#165 - "Rackety but timely" - theatre review, White Teeth 5/11/18

Kiln Theatre

There’s a slight whiff of panto to this exuberant stage adaptation, which reminds you of the dazzling sweep of Zadie Smith’s novel while missing some of its edge and acuity. The setting at least is right: Smith’s own NW3, where white, black and Asian characters rub along, procreate and observe the changing world, as 70s racism gives way to 90s radicalism. Indhu Rubasingham’s production is rackety but timely: a celebration of London’s melting pot feels urgently needed right now. And its glancing take on the issues Smith considers more deeply – genetics, faith, loyalty, desire – may compel people to read or reread the book.

#164 - "Probably necessary but difficult" - theatre review, Ear for Eye 31/10/11

Royal Court Theatre

Debbie Tucker Green’s latest is a probably necessary but difficult work in three parts, told over 195 uninterrupted minutes on a mostly bare stage. First, a number of unnamed black characters discuss and re-discuss harassment by police and what a ’real’ protest is. Second, a discussion between a patronising white man and a black woman about racial profiling – or the lack of it – in school shootings is repeatedly rehashed, the dynamic slightly tweaked each time. Third, mostly white non-actors (I think) of all ages read out various American states’ punishments for slaves on screens. It is by turns punishing, salutary, funny, repetitive and frustrating.

#163 - "Maisie Williams is better than the material" - theatre review, I and You 30/10/18

Hampstead Theatre

Game of Thrones’ Maisie Williams proves better than the material she’s given for her stage debut. Lauren Gunderson’s American play is an earnest Young Adult work convinced of its own profundity. Williams is Caroline, a teen rendered snarkily abrasive by a liver complaint that restricts her life. Recent graduate Zach Wyatt is Anthony, the student who hijacks her solitude to seek help on a class presentation on Walt Whitman. Ed Hall’s production is efficient but the script is achingly eager to seem hip to youth culture and social media, and also to gain ballast via Whitman. The twist at the end is, at least, a good one.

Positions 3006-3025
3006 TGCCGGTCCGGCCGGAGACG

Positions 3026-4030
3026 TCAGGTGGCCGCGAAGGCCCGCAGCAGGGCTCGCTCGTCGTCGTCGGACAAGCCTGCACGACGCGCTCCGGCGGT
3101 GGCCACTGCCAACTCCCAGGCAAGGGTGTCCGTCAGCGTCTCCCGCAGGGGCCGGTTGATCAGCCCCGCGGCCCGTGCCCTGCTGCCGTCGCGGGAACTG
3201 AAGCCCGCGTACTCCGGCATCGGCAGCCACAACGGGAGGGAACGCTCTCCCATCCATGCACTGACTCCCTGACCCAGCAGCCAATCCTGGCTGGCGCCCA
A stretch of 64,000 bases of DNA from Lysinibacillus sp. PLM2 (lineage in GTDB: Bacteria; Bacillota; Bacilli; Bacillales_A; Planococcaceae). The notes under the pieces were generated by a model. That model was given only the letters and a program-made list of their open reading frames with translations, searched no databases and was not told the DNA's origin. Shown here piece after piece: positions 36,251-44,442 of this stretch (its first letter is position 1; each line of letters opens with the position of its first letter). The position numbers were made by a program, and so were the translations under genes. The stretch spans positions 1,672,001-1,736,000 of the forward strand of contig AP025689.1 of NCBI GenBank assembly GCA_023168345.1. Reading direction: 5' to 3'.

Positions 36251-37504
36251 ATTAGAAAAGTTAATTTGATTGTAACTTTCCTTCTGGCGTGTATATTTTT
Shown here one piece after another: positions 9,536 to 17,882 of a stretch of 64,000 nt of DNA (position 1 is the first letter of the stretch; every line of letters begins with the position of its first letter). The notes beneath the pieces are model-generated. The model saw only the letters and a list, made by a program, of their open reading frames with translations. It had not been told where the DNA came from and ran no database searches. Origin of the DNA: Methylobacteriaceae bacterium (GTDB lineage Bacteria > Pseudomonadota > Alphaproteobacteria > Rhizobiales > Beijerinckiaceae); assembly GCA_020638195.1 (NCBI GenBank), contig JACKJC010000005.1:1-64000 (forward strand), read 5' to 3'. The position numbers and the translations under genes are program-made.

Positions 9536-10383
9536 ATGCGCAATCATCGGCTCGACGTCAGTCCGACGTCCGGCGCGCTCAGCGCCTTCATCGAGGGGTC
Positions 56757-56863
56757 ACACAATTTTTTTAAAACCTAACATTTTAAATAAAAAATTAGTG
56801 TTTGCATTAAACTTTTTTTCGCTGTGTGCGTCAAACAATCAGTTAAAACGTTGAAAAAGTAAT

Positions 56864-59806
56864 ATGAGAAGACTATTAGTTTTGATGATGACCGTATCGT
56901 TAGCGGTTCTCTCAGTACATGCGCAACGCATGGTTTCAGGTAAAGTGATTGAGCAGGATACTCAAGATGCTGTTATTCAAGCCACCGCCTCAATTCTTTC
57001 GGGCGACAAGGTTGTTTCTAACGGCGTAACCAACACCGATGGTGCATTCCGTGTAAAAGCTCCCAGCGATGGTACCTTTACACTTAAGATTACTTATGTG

#162 - "Angular limbs and angry genitals" - art review, Klimt/Schiele 31/10/18

Royal Academy

This is a little jewel of an exhibition, bringing together Austrian two artists, master and protégé, whose sense of form and fineness of line were matched only by their erotic obsession. Klimt’s eye was the more romantic, his swoonily embracing lovers prompting their surroundings to bloom; even his skeletons are elegant (see also the works in the Barbican Couples exhibition). Schiele is all angular limbs, angry genitals and discomfitingly youthful models, his self-portraits laceratingly frank. This small show of pencil works informs and illuminates the better-known paintings, and the early graphic designs look startlingly revolutionary still.

#161 - "Radical reworking makes the play live afresh" - The Wild Duck 30/10/18

Almeida Theatre

Once again, Robert Icke’s radical, brilliant reworking of a classic – here, a lesser Ibsen – makes the play live afresh. With a semi-updated text, an ostensibly bare stage, and a microphone through which the cast comment on the action, Icke unpeels layers of artifice to reveal truth. Within a close-woven ensemble, Lindsay Marshal stands out as a heartbreaking, compromised, malapropising Gina, wife of the ineffectual Ekdal and mother to the doomed Hedwig (an assured Clara Read, the night I saw it). Ibsen’s heavy symbolism is alleviated by a lightness of playing until the crushing denouement, which also features a brilliant coup de theatre by designer Bunny Christie.

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